Tuesday, February 4, 2014

February 1, 1864

February 1, 1864

—In response to the Administration’s considering promoting Ulysses S. Grant, the U.S. Congress votes to restore the rank of Lieutenant General, which has only been held twice before—by George Washington and by Winfield Scott.  Congress is reluctant to do this, but Rep. Elihu Washburne, Grant’s congressman and patron, shepherds the bill through.

—Lloyd Jenkin Jones, an artilleryman from the 6th Wisconsin Artllery, stationed at Huntsville, Alabama, writes in his journal of the misery of the private soldier in winter camp:
    Huntsville, Monday, Feb. 1. Very heavy rain last night accompanied with strong wind, and my last turn from three to five was very uncomfortable. Cleared off early and we had a fine day. Excused from drill in forenoon. Dress parade and battery drill at 4 P. M. Put us through on quick time, which was wearisome. Broke ranks to eat a supper of sour, clammy bread and coffee, which of course caused dissatisfaction among the boys. Mail arrived, but none for me.

—A colonization scheme for Ile a Vache off the coast of Hispaniola is finally scrapped.  Pres. Lincoln orders a ship to go take the settlers back to the U.S.

Battle of New Bern, N.C.  Because his army was alarming close to running out of supplies, Gen. Lee orders Gen. George Pickett to take his division, reinforced, to New Bern, North Carolina, and attempt to capture the huge warehouses of Federal military stores there.  Gen. Pickett is reported to have his three brigades, under Corse, Kemper, and the late Armistead’s brigade, plus three more brigades under Hoke, Ransom, Clongman, and Barton.  He also has sixteen cannon and a small force of cavalry.  In New Bern is a small Federal force of 3,500 infantry and some artillery under Brig. Gen. Innis Newton Palmer, who believes he can hold the town.  Pickett (who has been put in command of the Department that covers southeastern Virginia and coastal North Carolina) has been busy, and has nearly 13,000 men, and 14 ships.  Confederate troops under Brig. Gen. Seth Barton approach the outskirts of New Bern, North Carolina from the southwest and drive in the Union pickets.  Two other Confederate columns approach from different directions.  But Barton hesitates to attack because he believes the Union forces within are greatly superior to his.  He writes to Gen. Pickett with his concerns.  Gen. Hoke, who is with Pickett north of the town, pushes forward to Bachelor Creek, driving off the Federal force there, and closing up on the north bank of the Neuse River, above the city of New Bern.  However, the Federal artillery is shelling Barton, south of town, and Barton believe the fortifications held by the Yankees are much too strong to attack, and he does not push his advance.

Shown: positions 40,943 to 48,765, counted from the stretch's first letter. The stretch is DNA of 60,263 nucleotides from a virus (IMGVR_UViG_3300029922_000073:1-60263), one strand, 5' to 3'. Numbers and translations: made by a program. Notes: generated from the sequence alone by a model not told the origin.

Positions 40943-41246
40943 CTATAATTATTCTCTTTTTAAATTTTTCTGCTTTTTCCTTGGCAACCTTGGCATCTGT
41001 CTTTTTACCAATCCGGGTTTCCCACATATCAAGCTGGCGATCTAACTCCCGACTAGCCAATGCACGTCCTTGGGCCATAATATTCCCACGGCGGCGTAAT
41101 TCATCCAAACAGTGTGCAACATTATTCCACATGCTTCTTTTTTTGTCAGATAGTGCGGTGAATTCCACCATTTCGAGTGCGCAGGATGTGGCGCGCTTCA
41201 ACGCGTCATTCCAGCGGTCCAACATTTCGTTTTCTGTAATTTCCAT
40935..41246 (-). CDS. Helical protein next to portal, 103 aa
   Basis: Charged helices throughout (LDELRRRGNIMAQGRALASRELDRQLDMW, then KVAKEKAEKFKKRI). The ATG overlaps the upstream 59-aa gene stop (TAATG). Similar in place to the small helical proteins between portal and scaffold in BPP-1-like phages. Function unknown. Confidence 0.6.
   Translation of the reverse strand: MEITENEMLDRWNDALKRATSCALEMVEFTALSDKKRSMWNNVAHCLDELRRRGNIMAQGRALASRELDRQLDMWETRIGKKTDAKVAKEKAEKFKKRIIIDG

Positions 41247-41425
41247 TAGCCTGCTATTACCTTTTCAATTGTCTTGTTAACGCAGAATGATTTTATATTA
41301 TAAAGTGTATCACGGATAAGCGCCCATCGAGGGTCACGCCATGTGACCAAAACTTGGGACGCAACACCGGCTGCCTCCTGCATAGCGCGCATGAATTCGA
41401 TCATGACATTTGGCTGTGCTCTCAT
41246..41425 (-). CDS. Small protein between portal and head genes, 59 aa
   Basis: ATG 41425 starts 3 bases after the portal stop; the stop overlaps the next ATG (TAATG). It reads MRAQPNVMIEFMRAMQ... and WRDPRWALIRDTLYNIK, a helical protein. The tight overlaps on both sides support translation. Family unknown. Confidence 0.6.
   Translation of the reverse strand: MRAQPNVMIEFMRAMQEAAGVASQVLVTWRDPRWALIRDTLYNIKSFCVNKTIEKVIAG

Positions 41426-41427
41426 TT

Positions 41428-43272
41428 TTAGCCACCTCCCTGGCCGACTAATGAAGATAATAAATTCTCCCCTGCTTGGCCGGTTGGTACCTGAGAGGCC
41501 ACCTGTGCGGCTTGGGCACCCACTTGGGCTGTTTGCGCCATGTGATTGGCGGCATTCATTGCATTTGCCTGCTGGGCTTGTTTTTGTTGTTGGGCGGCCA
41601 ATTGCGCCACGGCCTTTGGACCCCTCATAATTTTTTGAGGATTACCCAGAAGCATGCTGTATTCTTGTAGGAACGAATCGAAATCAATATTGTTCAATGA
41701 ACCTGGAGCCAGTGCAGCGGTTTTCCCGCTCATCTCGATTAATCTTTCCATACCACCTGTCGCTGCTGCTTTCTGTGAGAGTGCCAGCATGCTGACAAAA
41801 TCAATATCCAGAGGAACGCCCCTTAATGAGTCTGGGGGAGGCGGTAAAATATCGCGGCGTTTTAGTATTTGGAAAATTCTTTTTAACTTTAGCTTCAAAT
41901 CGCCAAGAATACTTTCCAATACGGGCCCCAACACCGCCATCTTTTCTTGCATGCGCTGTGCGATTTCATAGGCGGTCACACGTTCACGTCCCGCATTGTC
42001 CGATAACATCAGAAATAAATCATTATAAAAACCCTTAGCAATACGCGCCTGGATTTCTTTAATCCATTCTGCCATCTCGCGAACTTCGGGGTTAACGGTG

Brig. Gen. Seth Barton, CSA

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